2. The industry will have to work with regulators to rethink the current annuity suitability requirements. At most distributors, annuities are the most highly supervised product on the platform. Not only do advisors face the supervisory requirements related to the Financial Industry Regulatory Authority’s annual list of complex products, but they have all of the state insurance suitability requirements as well. And if an advisor proposes the replacement of one annuity for another, he faces supervision on steroids. These requirements are based mostly on regulators’ concerns that advisors make annuity recommendations that are unduly impacted by the commissions they receive.

It stands to reason that if an advisor recommends a fee-based annuity, thereby eliminating any conflict of interest associated with a commission, the annuity supervisory requirements should be much different. In fact, I would suggest that under such circumstances, the supervisory requirements for an annuity should be no different than any other product recommended within that fee-based account.

Any differences that do exist should solely be to make sure the client fully understands the more complex aspects of the annuity. However, until the regulators acknowledge this difference, compliance departments are unlikely to change their current requirements, which may well be a barrier to the development of fee-based annuities within the industry.

3. Advisors will have to demonstrate they are qualified to give advice. Today, anyone with a life insurance license can recommend a fixed, indexed or immediate annuity. Tack on a securities license and they can also recommend a variable annuity. In my view, the level of annuity knowledge that is required to earn these licenses doesn’t fully prepare someone to be qualified to recommend an annuity, let alone choose one over another.

I expect that some agreed-upon accreditation programs will begin to emerge so advisors can demonstrate their ability to meet the duty of care required under a fiduciary standard. While I don’t expect most firms to require all of their advisors to earn a CFP designation or a Retirement Income Certified Professional (RICP) designation from the American College of Financial Services, designations such as these will likely become the gold standard for demonstrating necessary expertise.

Furthermore, over the coming years, I expect the industry will begin to classify various areas of financial advice. Organizations like the American College will offer individual courses and designations around these specific areas.

For example, just as a doctor has a specific educational path to become a retinal specialist, financial advisors will have to complete an educational path in order to give advice on Social Security, Medicare planning, retirement income advice, etc. Advisors may even have to demonstrate that they are qualified to recommend individual products such as annuities.

4. Discussing the merits of lifetime income with clients will become a requirement, not an option. Unless an advisor is working with a high-net-worth client, how can an advisor meet their fiduciary duty if they don’t at least discuss the merits and considerations of using an annuity as a part of a client’s retirement income plan? In the broker-dealer world where I live every day, it’s been estimated that only about 30% of the advisors have ever recommended an annuity. Are we to believe that the other 70% of advisors have never had or currently don’t have a single client who would benefit from an income guaranteed for life?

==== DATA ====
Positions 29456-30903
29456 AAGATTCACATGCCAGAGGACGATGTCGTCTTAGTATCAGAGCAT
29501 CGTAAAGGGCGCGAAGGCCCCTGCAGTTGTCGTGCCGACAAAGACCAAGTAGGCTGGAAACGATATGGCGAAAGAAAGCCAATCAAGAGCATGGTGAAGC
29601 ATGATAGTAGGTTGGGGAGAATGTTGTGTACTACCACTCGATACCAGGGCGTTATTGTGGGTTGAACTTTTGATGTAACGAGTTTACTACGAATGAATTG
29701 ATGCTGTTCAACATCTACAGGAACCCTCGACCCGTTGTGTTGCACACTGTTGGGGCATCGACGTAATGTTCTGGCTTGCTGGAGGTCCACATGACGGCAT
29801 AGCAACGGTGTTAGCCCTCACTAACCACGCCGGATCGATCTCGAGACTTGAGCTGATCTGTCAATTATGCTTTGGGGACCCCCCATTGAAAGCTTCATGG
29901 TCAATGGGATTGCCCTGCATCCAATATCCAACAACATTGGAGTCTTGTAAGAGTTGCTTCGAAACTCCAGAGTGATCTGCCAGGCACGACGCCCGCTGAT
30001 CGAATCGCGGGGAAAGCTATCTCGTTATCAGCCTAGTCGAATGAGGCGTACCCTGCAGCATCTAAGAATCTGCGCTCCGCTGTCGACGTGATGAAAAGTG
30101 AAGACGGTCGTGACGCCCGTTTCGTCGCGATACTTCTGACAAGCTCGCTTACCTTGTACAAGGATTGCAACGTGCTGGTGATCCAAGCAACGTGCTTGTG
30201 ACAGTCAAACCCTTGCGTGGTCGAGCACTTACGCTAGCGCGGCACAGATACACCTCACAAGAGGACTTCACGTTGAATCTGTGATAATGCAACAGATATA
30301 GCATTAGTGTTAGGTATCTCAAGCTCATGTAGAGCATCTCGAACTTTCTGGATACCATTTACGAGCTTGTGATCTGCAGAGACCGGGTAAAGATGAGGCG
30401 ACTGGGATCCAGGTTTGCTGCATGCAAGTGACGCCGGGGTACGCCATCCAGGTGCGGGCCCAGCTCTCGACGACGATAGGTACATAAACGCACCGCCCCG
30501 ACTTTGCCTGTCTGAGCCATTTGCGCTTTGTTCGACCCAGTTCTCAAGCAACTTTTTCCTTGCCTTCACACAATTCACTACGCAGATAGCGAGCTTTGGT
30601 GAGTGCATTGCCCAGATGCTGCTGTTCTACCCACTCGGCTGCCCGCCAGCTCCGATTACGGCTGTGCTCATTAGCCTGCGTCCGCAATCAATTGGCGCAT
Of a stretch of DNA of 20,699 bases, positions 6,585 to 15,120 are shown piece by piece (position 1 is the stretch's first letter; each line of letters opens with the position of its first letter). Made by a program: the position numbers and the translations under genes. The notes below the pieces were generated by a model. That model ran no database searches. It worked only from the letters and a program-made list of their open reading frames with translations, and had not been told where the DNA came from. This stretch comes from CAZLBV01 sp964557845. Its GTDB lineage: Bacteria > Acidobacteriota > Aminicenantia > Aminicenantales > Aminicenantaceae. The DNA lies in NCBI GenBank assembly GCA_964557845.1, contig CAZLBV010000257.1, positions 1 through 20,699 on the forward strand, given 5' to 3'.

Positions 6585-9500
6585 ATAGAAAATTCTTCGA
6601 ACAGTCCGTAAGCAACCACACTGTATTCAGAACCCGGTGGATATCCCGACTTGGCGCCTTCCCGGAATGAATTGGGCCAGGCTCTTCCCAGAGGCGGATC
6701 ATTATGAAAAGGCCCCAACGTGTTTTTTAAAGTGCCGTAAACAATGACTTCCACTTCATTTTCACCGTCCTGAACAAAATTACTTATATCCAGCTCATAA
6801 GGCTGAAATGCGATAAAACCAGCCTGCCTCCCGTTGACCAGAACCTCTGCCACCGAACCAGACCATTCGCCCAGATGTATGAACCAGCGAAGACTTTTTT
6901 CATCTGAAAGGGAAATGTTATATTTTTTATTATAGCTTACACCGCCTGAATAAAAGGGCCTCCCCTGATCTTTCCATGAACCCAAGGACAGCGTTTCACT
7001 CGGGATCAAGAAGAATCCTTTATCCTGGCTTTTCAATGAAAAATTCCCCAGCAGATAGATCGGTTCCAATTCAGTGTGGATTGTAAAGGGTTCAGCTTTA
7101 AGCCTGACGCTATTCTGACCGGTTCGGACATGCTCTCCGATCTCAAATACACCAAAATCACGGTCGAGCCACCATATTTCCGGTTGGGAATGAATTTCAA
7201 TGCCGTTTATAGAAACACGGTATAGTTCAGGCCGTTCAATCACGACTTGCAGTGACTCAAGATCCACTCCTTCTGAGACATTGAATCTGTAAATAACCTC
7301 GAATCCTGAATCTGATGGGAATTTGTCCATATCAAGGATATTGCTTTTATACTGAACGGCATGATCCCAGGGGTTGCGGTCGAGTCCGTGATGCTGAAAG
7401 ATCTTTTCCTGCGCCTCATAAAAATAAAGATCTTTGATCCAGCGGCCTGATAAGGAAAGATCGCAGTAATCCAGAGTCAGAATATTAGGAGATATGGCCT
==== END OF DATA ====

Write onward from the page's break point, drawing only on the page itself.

I’m certainly not suggesting an annuity should always be part of the solution, but it should certainly be, at the very least, part of the discussion. If this were to occur, then the predictions of immediate and deferred income annuity sales eventually moving well beyond their current 3% of total annual annuity sales will finally come true.


While many factors influence annuity sales, the industry is already seeing the effects of a move toward a fiduciary world. Preliminary sales reports indicate that total industry annuity sales continued their descent during the second quarter. Additionally, variable annuity sales are on track to hit a 20-year low. Given the uncertainty created by the industry’s move toward a fiduciary standard, sales results aren’t likely to improve much in the near term.

However, annuities uniquely fill the very real need for the highest possible guaranteed income for life on what, for many clients, is likely to be an inadequate amount of retirement savings. And as the baby boomers continue to march into retirement, that need will only grow.

In addition, unless personal income taxes are greatly reduced, tax deferral will continue to be a key strategy for accumulating those retirement savings. And finally, as the current bull market nears its ninth anniversary, there is a need for the downside protection that annuities can provide.

Simply put, annuities are too valuable of a planning tool for the industry not to find a way to make them work in a fiduciary world.